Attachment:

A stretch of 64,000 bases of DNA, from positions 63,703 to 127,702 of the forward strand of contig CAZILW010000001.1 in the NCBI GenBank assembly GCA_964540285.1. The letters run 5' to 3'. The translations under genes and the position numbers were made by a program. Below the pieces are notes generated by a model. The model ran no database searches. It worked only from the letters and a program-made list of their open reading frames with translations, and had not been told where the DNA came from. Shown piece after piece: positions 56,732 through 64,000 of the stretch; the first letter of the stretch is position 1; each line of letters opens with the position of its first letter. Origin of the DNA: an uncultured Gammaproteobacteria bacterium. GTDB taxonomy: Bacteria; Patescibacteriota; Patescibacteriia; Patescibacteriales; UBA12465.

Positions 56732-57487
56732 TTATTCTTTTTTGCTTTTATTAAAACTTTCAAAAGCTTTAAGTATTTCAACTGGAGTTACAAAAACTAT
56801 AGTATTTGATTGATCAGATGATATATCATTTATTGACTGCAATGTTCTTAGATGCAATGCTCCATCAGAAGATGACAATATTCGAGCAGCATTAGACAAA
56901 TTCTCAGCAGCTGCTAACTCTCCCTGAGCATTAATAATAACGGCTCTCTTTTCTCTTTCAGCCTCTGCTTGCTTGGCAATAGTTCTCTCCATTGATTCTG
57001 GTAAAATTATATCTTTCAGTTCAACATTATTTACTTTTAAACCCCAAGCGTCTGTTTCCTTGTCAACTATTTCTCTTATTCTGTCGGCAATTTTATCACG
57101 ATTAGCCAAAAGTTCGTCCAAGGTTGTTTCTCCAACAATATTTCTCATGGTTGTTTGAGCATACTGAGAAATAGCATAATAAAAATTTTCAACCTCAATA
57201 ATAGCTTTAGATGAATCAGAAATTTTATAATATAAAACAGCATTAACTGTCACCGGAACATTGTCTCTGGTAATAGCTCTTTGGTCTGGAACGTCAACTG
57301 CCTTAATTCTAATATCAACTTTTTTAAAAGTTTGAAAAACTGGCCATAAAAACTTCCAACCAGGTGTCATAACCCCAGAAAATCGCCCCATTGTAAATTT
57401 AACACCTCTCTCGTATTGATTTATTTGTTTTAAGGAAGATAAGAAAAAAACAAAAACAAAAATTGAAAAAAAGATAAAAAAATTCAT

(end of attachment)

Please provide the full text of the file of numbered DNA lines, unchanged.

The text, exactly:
A stretch of 64,000 bases of DNA, from positions 63,703 to 127,702 of the forward strand of contig CAZILW010000001.1 in the NCBI GenBank assembly GCA_964540285.1. The letters run 5' to 3'. The translations under genes and the position numbers were made by a program. Below the pieces are notes generated by a model. The model ran no database searches. It worked only from the letters and a program-made list of their open reading frames with translations, and had not been told where the DNA came from. Shown piece after piece: positions 56,732 through 64,000 of the stretch; the first letter of the stretch is position 1; each line of letters opens with the position of its first letter. Origin of the DNA: an uncultured Gammaproteobacteria bacterium. GTDB taxonomy: Bacteria; Patescibacteriota; Patescibacteriia; Patescibacteriales; UBA12465.

Positions 56732-57487
56732 TTATTCTTTTTTGCTTTTATTAAAACTTTCAAAAGCTTTAAGTATTTCAACTGGAGTTACAAAAACTAT
56801 AGTATTTGATTGATCAGATGATATATCATTTATTGACTGCAATGTTCTTAGATGCAATGCTCCATCAGAAGATGACAATATTCGAGCAGCATTAGACAAA
56901 TTCTCAGCAGCTGCTAACTCTCCCTGAGCATTAATAATAACGGCTCTCTTTTCTCTTTCAGCCTCTGCTTGCTTGGCAATAGTTCTCTCCATTGATTCTG
57001 GTAAAATTATATCTTTCAGTTCAACATTATTTACTTTTAAACCCCAAGCGTCTGTTTCCTTGTCAACTATTTCTCTTATTCTGTCGGCAATTTTATCACG
57101 ATTAGCCAAAAGTTCGTCCAAGGTTGTTTCTCCAACAATATTTCTCATGGTTGTTTGAGCATACTGAGAAATAGCATAATAAAAATTTTCAACCTCAATA
57201 ATAGCTTTAGATGAATCAGAAATTTTATAATATAAAACAGCATTAACTGTCACCGGAACATTGTCTCTGGTAATAGCTCTTTGGTCTGGAACGTCAACTG
57301 CCTTAATTCTAATATCAACTTTTTTAAAAGTTTGAAAAACTGGCCATAAAAACTTCCAACCAGGTGTCATAACCCCAGAAAATCGCCCCATTGTAAATTT
57401 AACACCTCTCTCGTATTGATTTATTTGTTTTAAGGAAGATAAGAAAAAAACAAAAACAAAAATTGAAAAAAAGATAAAAAAATTCAT